If bands were called up to represent the North of England, there would be few more worthy choices than The Wind-Up Birds. This Leeds-based acts have been assaulting Yorkshire ears since the mid-2000’s but their first album has only recently arrived. Yet will the longer format dilute their impact and vitriol?
There is an argument to say that The Wind-Up Birds wouldn’t have existed without The Arctic Monkeys but just as apparent is the punky sneer, working class pride and energy of The Jam. It’s all in the acerbic state of the nation address of opener ‘Good Shop Shuts’ and they aren’t afraid to tackle rascism for ‘There Won’t Always Be An England’ either but ‘Nostalgic For…’ is arguably the most heart-stopping moment. It debunks the whole idea of fondly looking back at the old days with horrific descriptions of mindless violence and casual abuse. It’s a song so harrowing one feels the need to stop and take a breather outside.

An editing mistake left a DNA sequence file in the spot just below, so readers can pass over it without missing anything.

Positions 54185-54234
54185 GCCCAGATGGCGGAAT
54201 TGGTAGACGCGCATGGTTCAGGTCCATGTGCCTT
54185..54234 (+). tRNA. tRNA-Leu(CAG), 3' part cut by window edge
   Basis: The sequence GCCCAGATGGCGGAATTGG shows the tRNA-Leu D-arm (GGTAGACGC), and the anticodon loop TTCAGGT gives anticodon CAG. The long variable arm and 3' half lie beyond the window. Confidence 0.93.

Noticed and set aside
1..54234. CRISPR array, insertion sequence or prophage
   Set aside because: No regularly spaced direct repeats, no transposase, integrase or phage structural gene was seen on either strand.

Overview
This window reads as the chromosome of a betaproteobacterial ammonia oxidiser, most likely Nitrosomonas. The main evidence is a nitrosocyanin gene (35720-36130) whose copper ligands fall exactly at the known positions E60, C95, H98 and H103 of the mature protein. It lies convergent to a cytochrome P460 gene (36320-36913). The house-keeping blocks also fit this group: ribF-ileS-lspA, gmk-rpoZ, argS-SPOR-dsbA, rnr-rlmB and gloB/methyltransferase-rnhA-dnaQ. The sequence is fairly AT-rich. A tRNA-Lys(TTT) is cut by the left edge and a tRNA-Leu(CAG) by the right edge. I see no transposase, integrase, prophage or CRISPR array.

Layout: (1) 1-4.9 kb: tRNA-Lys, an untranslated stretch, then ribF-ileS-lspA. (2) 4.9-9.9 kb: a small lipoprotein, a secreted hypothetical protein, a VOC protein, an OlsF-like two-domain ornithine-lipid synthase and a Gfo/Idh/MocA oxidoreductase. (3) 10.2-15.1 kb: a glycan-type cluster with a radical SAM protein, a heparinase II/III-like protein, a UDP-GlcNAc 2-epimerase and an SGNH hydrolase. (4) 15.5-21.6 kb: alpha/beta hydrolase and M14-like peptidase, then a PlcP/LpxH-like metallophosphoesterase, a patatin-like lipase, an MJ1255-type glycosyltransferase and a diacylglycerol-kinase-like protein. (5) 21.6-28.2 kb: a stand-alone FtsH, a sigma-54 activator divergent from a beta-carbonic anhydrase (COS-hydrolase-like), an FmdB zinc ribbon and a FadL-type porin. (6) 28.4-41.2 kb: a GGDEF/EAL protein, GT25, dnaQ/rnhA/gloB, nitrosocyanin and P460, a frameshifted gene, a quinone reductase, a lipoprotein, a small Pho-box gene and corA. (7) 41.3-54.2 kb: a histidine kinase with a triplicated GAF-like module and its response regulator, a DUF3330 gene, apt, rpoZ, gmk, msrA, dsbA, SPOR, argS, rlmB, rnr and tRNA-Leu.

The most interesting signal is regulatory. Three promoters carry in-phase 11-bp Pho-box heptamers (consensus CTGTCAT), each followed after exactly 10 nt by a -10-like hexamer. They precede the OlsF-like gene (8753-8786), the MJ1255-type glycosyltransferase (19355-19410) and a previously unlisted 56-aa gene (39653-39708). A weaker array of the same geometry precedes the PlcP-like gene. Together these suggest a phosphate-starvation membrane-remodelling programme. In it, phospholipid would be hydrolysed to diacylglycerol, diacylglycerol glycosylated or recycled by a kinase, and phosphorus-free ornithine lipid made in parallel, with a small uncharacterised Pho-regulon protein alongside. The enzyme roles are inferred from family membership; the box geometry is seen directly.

So the more addictive material is all the more welcome. To this end, as lyrically incisive as it is, ‘Being Dramatic’ is chiefly memorable for its supercharged guitars and rhythms. It’s somewhat unfortunate that the first half of the record is so powerful that the last few songs would inevitably feel like a polite retread of their acerbic stance. As such, ‘Tyre Fire’ come across a little jaded in comparison until its belated burst of aggression towards the end.
So after a slew of EPs, The Wind-Up Birds have made a good start to their album career. The top-heavy nature to ‘The Land’, however, means there is a bit too much emphasis on the calm after the early storm. Pleasingly, though, their lyrical message remains as cutting as ever and when they are at their best, their Northern brand of post-punk really catches fire.
The Jam, The Arctic Monkeys